I have often heard a seller wish they had chosen to keep the home in better condition over the last decade so they could have enjoyed the benefit of a well maintained home. It is much more beneficial and cost effective to assess your property on an annual basis and make repairs as necessary.

Here are 6 spring maintenance tips that will not only beautify your home, but also aid in retaining your home’s value for years to come:

  1. Roof—Walk around the exterior of your home with binoculars and check for any missing or curling shingles. Shingles on roofs can be blown off in severe winter weather. If any are missing or you see other concerns such as curling or partial shingles, bring in a contractor to assess the damage and make repairs before you have water damage on the interior of your home.
  2. Siding—Power wash debris buildup from vinyl or aluminum siding. Buildup can stain siding overtime. 
  3. Deck Settling—Check for any settling or worn boards on your deck especially if it is several feet off of the ground. If the supports of your deck appear to be pulling away from the home or if the boards are weather-worn, have it reviewed by a professional before that first summer barbeque.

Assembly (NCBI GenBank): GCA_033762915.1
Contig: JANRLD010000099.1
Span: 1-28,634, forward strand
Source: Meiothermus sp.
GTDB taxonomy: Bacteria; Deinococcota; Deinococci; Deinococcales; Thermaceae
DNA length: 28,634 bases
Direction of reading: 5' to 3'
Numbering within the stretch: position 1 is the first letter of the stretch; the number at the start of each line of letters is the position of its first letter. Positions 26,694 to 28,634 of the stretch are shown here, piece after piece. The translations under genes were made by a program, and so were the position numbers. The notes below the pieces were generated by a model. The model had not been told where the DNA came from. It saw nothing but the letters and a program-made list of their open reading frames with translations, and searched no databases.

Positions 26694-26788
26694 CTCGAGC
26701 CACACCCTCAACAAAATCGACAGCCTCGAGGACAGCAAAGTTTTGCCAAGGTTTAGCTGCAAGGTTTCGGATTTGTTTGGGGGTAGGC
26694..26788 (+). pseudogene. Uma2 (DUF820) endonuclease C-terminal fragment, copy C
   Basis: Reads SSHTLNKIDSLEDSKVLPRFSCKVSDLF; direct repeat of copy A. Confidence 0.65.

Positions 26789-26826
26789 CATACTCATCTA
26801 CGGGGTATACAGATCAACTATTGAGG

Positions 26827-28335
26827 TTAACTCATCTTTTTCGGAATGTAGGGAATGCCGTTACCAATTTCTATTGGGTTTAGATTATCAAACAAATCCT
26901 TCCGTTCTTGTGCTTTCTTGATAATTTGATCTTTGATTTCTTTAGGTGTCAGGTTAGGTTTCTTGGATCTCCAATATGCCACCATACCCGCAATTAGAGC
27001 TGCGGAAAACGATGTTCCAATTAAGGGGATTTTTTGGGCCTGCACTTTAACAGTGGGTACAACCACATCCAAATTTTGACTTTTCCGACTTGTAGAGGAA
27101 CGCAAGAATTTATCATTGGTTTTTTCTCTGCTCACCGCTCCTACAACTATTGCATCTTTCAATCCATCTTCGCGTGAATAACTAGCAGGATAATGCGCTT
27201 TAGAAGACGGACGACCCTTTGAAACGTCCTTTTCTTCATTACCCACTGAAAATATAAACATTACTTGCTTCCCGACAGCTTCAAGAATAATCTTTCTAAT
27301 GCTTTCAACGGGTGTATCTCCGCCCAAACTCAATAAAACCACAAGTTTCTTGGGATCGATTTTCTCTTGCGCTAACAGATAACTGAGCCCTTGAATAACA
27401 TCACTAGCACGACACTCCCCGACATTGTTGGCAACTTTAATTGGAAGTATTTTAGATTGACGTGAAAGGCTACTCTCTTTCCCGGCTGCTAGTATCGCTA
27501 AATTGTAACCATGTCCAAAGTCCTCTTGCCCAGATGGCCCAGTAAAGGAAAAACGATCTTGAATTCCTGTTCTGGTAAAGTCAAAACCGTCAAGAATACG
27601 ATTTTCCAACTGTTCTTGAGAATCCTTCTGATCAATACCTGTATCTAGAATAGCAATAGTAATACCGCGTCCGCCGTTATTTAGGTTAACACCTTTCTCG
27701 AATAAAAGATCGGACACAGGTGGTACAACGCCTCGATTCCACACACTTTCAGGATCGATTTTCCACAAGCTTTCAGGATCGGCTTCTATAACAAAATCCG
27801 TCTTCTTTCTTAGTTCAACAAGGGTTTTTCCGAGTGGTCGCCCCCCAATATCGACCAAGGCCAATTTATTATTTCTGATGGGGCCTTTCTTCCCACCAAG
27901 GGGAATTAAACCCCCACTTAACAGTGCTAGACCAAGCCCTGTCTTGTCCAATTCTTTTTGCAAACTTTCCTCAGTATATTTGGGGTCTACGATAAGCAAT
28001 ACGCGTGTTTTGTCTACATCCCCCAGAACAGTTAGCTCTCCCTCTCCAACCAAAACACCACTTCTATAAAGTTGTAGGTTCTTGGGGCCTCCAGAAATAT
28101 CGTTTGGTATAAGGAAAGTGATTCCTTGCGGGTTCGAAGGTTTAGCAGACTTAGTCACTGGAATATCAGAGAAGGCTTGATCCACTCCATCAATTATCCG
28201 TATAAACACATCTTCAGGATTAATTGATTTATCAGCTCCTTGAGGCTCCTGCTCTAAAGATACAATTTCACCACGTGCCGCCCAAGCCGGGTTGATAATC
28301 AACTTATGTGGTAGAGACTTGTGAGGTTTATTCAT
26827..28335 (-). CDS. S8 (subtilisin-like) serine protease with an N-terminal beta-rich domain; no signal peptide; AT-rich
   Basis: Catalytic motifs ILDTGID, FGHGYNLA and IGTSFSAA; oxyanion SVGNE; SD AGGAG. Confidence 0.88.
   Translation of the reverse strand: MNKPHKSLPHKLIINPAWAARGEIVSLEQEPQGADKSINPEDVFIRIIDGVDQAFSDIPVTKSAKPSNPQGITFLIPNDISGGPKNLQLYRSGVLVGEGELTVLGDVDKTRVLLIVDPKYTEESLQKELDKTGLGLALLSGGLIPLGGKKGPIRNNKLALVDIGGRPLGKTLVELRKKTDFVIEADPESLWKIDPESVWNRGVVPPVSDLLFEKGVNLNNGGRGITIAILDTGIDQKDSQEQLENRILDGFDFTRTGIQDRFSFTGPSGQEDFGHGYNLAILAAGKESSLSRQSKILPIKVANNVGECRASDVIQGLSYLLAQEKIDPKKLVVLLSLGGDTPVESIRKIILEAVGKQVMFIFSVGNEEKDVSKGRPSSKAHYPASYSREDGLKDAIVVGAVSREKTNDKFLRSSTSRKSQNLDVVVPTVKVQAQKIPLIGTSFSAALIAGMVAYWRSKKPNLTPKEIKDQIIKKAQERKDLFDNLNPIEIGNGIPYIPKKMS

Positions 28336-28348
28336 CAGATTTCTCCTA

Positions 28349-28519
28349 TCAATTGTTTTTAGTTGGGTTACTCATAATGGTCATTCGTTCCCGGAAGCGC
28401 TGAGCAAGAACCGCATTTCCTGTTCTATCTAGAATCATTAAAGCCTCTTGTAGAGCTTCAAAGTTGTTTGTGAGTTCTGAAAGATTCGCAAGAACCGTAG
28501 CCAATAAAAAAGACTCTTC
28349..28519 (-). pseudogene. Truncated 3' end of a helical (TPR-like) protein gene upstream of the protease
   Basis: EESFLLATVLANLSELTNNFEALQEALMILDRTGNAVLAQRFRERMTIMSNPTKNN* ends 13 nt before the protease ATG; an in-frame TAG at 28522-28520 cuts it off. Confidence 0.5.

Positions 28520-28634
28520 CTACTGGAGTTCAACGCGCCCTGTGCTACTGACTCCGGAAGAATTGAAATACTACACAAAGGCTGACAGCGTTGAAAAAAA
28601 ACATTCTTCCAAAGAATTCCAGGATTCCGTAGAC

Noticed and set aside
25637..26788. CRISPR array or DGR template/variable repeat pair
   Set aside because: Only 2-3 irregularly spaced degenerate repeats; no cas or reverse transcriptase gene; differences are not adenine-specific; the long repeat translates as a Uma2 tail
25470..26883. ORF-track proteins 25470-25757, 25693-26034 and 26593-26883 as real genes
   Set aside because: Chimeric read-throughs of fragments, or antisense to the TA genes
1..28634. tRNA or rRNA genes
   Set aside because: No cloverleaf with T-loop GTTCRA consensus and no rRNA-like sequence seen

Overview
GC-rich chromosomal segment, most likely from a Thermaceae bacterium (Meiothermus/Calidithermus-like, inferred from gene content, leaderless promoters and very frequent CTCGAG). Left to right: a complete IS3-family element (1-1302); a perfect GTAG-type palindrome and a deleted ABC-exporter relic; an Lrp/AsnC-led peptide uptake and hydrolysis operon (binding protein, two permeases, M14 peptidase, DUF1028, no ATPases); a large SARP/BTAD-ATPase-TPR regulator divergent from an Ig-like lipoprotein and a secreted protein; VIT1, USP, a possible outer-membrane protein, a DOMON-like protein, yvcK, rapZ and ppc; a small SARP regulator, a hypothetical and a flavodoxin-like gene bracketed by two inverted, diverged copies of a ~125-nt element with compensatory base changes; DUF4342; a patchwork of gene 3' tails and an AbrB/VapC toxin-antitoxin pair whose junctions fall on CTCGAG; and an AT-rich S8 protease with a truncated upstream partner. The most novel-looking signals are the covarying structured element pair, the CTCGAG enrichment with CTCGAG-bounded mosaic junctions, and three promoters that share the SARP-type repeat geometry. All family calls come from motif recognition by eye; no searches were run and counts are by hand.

4. Paint  & Stain—Did the harsh winter sleet, snow and ice cause the paint or stain on your siding, trim or deck to start to peel? Now is the time to assess the damage.
  5.  Gutters—Gutters filled with leaves? Take the time to clean out to prevent water backups. Keeping water away from the foundation is the best way to keep water out of your basement. If your gutters are clogged, they cannot do the job and the rains will pour right over the clogged-gutter’s edge near the walls of your home. Consider adding screens or guards to prevent leave buildup in the future. 
  6. Driveway—The winter’s freeze and thaw cycle can do damage to an asphalt driveway. Cracks need to be filled or they will get worse. It is recommended that blacktop driveways also be seal-coated every 2 years. If the driveway has long term exposure to extreme sunlight, seal coating might be recommended on an annual basis to extend the life of your driveway.

Copyright 2012 Teri Eckholm